It should come to no surprise to anyone that the latest Halloween, the remake/continuation/finale of the original 1979 movie, sees Michael Myers returning home, to Haddonfield on Halloween-night. Of course, when any escaped lunatic can, he should take the opportunity to visit family! Myers is a creature of habit and so, it seems, is the Halloween franchise, which at every opportunity has returned to the same road on the same night to repeat the same things, over and over again. In fact, one might have thought that it should be declared a night of martial law in Haddonfield. Just how many horny teenagers have to die, before the police can get there in time? They should just ban trick-or-treating, William Shatner masks and put an armed police officer on every available street corner!
We are supposed to look upon 2018's Halloween as more than just another inferior sequel. This is supposed to be the sequel, the one that the original 1979 movie was supposed to receive but never got. It has even been made by an experienced director in the form of David Gordon-Green, someone who has recently made something of a genre-jump, following his muse wherever it seems to take him. And Jamie-Lee Curtis has returned, once again playing Laurie Strode, the original final girl, whose life has been haunted by the horrors of October 31st 1979.
However, even with all its promising pedigree, this new take on the original still only manages to come across as an inferior sequel, albeit one that has fun referencing the original in a nice little homage.
The problems begin when it becomes clear that the dramatic angle still hasn't changed. Halloween H20 did something similar twenty-years ago when it showed an older Laurie Strode struggling to survive in a re-match with Myers after a marriage fell apart. However, the idea here is that every single instalment in the franchise didn't happen apart from the first. The producers instead present Laurie as a battle-hardened survivor who has waited all her life for the final rematch with Myers. Her decades of preparation have forced a wedge between her and her daughter, Karen who has a daughter of her own, Allyson, who coincidently, is the same age as Laurie was all that time ago in 1979.
As fate would have it, the powers-that-be are moving Michael from one asylum to another on the anniversary of his murder-spree. And when the prison bus crashes, the filmmakers waste not time in rehashing the classics. He walks around in a crowd of costumed members of public. Is being hunted down in a not-too-hot-pursuit by a policeman and psychiatrist, and bringing teenagers fun to a screaming end when he cuts his through plenty of them. I suppose there is supposed to be a sense of being pulled back in time, just like Laurie and this would probably work had not every single instalment beforehand done virtually the same thing. Once again we're watching a cover but this is one that knows the words but not the music. And on the topic of music, the actual music is fantastic. Performed by John Carpenter himself, it is eerie, reminiscent of the original while it also manages to do something completely original, allowing the movie to have a original feel, even if it is in musical form only.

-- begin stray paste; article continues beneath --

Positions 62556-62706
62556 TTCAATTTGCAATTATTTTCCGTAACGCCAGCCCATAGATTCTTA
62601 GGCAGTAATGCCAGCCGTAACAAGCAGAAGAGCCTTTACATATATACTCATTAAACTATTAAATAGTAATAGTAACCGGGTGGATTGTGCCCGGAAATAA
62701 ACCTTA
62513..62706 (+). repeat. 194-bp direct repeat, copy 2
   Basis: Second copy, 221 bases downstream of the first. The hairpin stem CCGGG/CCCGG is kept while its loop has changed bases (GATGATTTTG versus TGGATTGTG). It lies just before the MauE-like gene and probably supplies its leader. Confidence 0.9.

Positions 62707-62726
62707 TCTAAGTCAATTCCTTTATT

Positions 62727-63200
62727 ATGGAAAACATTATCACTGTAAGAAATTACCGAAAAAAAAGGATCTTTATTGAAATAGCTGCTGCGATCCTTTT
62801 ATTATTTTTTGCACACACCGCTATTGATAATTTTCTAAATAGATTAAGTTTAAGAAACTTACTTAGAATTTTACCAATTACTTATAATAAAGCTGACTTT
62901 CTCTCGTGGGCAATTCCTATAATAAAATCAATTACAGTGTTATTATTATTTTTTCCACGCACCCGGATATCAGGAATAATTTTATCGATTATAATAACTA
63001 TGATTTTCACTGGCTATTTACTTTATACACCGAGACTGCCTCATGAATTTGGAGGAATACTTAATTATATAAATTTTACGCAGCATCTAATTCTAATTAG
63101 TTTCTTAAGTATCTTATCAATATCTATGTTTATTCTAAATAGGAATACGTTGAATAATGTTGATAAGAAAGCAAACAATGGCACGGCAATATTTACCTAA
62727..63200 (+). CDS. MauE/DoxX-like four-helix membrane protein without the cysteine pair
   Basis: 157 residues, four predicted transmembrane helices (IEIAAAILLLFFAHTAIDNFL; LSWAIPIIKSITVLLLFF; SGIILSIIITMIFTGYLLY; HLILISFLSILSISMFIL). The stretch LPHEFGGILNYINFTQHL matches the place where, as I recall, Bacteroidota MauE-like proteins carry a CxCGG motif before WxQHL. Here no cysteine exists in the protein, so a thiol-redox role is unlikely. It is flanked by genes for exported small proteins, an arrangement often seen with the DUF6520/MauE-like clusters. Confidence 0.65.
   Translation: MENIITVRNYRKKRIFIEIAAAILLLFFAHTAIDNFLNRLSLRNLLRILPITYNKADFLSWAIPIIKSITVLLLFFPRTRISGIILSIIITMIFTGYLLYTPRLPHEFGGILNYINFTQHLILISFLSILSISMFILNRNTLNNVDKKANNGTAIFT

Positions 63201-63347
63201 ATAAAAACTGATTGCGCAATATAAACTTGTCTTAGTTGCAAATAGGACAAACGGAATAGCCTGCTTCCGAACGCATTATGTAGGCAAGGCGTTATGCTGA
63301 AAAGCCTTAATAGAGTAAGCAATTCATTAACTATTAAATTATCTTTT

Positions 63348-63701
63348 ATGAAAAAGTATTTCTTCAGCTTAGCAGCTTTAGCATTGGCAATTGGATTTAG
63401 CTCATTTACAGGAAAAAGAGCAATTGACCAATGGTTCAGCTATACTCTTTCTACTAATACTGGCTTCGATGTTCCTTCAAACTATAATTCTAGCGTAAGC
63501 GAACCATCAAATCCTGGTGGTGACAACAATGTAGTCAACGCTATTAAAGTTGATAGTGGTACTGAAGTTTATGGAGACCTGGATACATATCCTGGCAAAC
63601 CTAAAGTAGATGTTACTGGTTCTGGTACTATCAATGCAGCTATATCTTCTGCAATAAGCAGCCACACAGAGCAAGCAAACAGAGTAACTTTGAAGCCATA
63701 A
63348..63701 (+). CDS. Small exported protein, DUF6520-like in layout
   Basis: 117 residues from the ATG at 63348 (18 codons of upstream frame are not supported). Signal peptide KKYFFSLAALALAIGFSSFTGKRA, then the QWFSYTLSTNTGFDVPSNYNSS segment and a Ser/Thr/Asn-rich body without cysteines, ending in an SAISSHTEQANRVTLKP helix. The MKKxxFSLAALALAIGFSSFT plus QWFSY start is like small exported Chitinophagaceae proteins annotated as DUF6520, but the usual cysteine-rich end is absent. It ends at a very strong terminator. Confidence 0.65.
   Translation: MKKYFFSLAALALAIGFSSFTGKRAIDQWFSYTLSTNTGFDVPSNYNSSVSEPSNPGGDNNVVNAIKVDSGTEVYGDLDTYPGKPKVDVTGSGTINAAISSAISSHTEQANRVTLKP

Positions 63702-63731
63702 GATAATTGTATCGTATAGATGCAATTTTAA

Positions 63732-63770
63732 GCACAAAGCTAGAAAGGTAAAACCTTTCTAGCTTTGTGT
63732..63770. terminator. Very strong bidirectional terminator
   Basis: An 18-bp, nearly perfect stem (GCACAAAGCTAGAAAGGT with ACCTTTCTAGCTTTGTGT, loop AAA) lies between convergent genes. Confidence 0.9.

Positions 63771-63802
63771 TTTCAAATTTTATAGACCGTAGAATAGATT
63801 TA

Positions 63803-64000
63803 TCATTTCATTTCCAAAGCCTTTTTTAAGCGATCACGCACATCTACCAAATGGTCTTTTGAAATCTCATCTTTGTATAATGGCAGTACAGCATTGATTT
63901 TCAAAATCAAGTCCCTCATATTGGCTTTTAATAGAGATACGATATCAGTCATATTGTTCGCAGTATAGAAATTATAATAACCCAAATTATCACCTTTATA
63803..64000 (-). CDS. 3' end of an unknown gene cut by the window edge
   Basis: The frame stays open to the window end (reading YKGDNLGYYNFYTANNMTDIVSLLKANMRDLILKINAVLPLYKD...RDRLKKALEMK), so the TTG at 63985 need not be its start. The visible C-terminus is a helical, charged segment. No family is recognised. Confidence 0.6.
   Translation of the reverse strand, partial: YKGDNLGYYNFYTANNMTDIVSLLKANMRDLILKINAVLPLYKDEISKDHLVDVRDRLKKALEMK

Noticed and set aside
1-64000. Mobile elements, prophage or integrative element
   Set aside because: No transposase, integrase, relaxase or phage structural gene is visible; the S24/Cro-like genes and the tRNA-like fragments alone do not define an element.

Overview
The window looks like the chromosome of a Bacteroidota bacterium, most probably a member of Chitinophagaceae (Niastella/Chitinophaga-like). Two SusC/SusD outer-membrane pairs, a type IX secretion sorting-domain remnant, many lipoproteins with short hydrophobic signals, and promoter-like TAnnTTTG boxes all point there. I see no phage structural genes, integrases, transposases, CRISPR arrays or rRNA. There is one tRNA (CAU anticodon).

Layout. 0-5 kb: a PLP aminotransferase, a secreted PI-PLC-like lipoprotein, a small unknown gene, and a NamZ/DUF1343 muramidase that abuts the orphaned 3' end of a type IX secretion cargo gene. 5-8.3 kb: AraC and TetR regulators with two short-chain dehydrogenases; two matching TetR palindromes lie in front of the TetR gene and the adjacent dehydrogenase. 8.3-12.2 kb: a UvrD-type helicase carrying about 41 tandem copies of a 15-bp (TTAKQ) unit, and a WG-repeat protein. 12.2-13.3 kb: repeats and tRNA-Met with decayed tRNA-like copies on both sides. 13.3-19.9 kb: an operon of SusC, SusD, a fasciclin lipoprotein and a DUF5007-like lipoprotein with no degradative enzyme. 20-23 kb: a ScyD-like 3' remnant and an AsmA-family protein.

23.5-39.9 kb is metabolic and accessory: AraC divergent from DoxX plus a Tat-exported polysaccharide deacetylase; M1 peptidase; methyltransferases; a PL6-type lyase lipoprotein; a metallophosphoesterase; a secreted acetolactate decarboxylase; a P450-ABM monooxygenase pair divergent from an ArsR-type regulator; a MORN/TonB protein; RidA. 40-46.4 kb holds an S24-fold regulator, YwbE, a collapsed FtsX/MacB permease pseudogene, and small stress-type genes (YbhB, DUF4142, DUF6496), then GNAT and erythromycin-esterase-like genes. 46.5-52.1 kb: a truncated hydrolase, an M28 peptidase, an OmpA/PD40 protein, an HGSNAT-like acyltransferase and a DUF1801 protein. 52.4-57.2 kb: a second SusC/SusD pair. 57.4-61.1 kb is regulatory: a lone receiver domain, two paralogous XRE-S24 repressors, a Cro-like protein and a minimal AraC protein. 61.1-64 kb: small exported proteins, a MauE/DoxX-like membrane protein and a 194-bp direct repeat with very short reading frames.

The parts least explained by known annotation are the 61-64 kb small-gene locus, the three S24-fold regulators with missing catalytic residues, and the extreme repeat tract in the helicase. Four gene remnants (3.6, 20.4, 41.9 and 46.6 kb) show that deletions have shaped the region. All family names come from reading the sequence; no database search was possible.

Certainly the most accomplished director to ever tackle a Halloween movie, Green does have some fun with camera angles, allowing us to feel like this is another Carpenter directed movie. There is a really great shot that sees Michael walking up to a window, looses him when he walks to the entrance round the side of the house and then shows us killing the occupant and drawing the curtains, all done in one continuous shot. What doesn't happen though is that he doesn't give us the same sense of unease that Carpenter did when he carefully set up the perfect little suburbia that he continued to tear down when the original movie reached its crescendo. Instead, the direction feels more akin to the recent Jurassic Park movies, inspiring plenty of recognition but not much originality. But what really doesn't help the proceedings is the constant comedic asides and it is something that only works to undercut any real scares there might have been otherwise.
However, there is some real appeal in seeing Curtis back in her original Scream-Queen role that launched her career. What is nice is that she gets to offer a brand-new-take on her character, playing the older Laurie as a tougher, un-sentimentalist who borders who has possibly grown a little mad over the years because of her obsession and preparations. And there is some great drama there from Curtis as she shows us what if feels like for our loved ones when we experience something so traumatic that it turns us into fighters, even if it affects everyone around us. This might have been all the more effective however had the producers spent a little more time showing us how this changed her life, much like how Carpenter spent a lot of time showing us the normality of her teenage life before he turned it upside down. Instead though the directors seem more interested in showing us how three generations of Strode's team-up at the end to take down Myers one final time.
At the end of the day though, we've all been down this particular road before. The end result from Green feels just the same as H20 which, despite being one of the instalments we have to forget, might be a better finale for the Halloween franchise than this one. H20 gave us reasons to really care about Laurie, a post-divorce romance and even sent Michael off to kill characters away from his usual stomping ground, breaking the cycle of repetition that his haunted this franchise from its first entry.
This Halloween however, can't quite help but the leave the final-door open just a crack, teasing a possible return. For not though, the inhabitants of Haddonfield had better learn to keep their doors closed and locked, Myers might still be on the prowl...